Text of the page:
# CPEN 315 - Digital System Design Chapter 5 Sequential Circuits Storage Elements and Sequential Circuit Analysis C. Gerousis © Logic and Computer Design.

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CPEN 315 - Digital System Design Chapter 5 Sequential Circuits Storage Elements and Sequential Circuit Analysis C. Gerousis © Logic and Computer Design Fundamentals, 4 rd Ed., Mano Prentice Hall Charles Kime & Thomas Kaminski © 2008 Pearson Education, Inc.

Overview  Part 1 - Storage Elements and Analysis –Review of sequential circuits –Types of sequential circuits –Storage elements  Latches  Flip-flops –Sequential circuit analysis  State tables  State diagrams –Circuit and System Timing  Part 2 - Sequential Circuit Design –Specification –Assignment of State Codes –Implementation

Sequential Circuits  A Sequential circuit contains: –Storage elements: Latches or Flip-Flops –Combinatorial Logic:  Implements a multiple-output switching function  Inputs/Outputs are signals from/to the outside.  Other inputs, State or Present State, are signals from storage elements.  Next State are inputs to storage elements. Combina- tional Logic Storage Elements Inputs Outputs State Next State

 Sequential Circuit – Next State = f(Inputs, State) – Outputs = g(Inputs, State)  (Mealy model circuits) – Outputs = h(State)  (Moore model circuits)  Output function type depends on specification and affects the design significantly Sequential Circuits

 Synchronous – Behavior defined from knowledge of its signals at discrete instances of time – Storage elements observe inputs and can change state only in relation to a timing signal (clock pulses from a clock)  Asynchronous – Behavior defined from knowledge of inputs an any instant of time and the order in continuous time in which inputs change Types of Sequential Circuits

S B Y 0.5 0.4 0.2 0.4 Storing State  By connecting Y to the input the simple combinational circuit has now become a sequential circuit because its output is a function of a time sequence of input signals.  Consider a simple 2-input multiplexer: With function: – Y = A for S = 1 – Y = B for S = 0 – Y = B for S = 1, – Y(t) dependent on Y(t –1 ) for S = 0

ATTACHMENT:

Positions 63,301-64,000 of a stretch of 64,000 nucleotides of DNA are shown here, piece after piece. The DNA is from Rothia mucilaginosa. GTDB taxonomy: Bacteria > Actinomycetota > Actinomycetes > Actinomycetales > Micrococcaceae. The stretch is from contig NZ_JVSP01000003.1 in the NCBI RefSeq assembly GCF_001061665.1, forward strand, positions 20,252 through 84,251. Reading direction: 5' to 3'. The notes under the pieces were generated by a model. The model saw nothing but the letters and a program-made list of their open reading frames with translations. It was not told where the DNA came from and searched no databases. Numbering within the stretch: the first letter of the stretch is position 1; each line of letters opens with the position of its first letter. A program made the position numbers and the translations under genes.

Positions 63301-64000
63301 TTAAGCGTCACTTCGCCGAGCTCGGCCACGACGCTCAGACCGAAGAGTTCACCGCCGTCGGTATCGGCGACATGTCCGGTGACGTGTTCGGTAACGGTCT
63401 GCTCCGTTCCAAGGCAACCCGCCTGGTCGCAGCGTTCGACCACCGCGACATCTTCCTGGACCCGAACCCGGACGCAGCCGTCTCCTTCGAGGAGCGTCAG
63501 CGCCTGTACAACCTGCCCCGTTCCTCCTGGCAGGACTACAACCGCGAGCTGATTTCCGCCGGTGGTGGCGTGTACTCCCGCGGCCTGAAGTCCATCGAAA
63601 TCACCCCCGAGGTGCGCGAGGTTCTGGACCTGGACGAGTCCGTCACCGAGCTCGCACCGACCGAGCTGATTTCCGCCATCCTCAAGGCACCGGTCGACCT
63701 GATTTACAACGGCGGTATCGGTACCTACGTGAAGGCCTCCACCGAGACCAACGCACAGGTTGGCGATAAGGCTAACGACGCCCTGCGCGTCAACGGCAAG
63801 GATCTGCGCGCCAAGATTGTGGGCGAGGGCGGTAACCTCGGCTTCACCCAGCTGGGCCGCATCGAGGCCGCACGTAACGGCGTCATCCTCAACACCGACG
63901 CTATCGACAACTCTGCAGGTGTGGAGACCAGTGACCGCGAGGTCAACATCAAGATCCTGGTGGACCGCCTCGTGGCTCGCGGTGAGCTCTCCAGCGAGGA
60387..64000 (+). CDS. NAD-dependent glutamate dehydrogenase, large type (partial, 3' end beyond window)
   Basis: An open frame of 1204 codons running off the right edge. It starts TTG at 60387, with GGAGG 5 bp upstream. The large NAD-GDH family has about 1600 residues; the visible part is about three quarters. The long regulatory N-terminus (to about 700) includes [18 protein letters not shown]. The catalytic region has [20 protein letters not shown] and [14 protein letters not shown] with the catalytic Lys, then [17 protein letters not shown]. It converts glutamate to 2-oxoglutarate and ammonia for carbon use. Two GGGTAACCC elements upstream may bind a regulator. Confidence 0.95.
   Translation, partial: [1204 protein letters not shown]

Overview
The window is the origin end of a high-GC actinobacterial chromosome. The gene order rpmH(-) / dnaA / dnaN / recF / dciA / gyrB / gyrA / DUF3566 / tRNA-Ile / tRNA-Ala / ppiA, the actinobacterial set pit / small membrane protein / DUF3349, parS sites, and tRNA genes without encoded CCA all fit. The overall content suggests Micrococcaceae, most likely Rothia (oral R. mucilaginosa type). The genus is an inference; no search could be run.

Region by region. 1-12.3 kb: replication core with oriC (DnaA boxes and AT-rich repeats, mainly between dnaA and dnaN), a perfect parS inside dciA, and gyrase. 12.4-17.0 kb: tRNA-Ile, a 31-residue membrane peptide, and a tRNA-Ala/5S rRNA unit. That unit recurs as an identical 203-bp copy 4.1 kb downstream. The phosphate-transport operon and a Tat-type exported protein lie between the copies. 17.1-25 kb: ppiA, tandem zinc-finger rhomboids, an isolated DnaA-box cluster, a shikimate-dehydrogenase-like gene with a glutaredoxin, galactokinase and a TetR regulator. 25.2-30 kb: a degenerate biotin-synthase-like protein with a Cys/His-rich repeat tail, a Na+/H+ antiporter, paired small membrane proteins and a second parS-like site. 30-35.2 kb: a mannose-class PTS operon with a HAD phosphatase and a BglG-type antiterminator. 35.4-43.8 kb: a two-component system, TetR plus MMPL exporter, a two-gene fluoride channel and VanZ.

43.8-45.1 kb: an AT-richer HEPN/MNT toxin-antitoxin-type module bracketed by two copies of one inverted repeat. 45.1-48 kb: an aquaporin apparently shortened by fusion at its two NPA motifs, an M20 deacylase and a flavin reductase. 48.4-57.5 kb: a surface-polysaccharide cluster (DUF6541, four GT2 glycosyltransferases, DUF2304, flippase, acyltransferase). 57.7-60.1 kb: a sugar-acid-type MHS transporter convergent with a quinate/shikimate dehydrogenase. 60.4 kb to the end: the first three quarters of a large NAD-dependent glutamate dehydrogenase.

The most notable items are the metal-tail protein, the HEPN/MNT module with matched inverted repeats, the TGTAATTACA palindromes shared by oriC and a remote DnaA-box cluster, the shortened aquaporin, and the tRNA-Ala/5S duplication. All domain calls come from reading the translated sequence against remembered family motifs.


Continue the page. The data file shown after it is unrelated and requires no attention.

Basic (NAND) S–R Latch  “Cross-Coupling” two NAND gates gives the S -R Latch:  S = 0, R = 0 is forbidden as input pattern Q S (set) R (reset) Q

 Adding two NAND gates to the basic S - R NAND latch gives the clocked S – R latch:  C is “control” or “clock”.  Behavior similar to the basic S-R latch except that the S and R inputs are only observed when the line C is high. Clocked S - R Latch

D Latch  Adding an inverter to the S-R Latch, makes the D Latch.  Note that there are no “indeterminate” states! Q D Q(t+1) Comment 0 0 0 No change 0 1 1 Set Q 1 0 0 Clear Q 1 1 1 No Change D Q C Q C D Q Q

D C S R Q Q Direct Inputs  At power up or at reset, all or part of a sequential circuit usually is initialized to a known state before it begins operation  This initialization is often done outside of the clocked behavior of the circuit, i.e., asynchronously.  Direct R and/or S inputs that control the state of the latches within the flip-flops are used for this initialization.  For the example flip-flop shown –0 applied to R resets the flip-flop to the 0 state –0 applied to S sets the flip-flop to the 1 state

Sequential Circuit Analysis Combina- tional Logic Storage Elements Inputs Outputs State Next State General Model:  Current State at time (t) stored in the array of flip- Flops.  Next State at time (t+1) is a Boolean function of State and Inputs.  Outputs at time (t) are a Boolean function of State (t) and (sometimes) Inputs (t).

Example 1  Input: x(t)  Output: y(t)  State: (A(t), B(t))  What is the Output Function?  What is the Next State Function?

Example 1 (continued)  Boolean equations for the functions: A(t+1) = A(t)x(t) + B(t)x(t) B(t+1) = A (t)x(t) y(t) = x(t)(B(t) + A(t)) C D Q Q C D Q Q' y x A A B CP Next State Output

Example 1 (continued)  Where in time are inputs, outputs and states defined? Signal values are observed just before the 100% point in the clock cycle.

State Table Characteristics  State table – a multiple variable table with the following four sections: –Present State – the values of the state variables for each allowed state. –Input – the input combinations allowed. –Next-state – the value of the state at time (t+1) based on the present state and the input. –Output – the value of the output as a function of the present state and (sometimes) the input.

Example 1: State Table  The state table can be filled in using the next state and output equations: Present State Input Next State Output A(t) B(t) x(t) A(t+1) B(t+1) y(t) 0 0 1 0 1 0 1 1 0 0 1 1 0 1 1 1 0 0 1 0 1 0 1 0 0 1 0 0 0 1 0 1 0 1 0

Example 1: Alternate State Table  2-dimensional table

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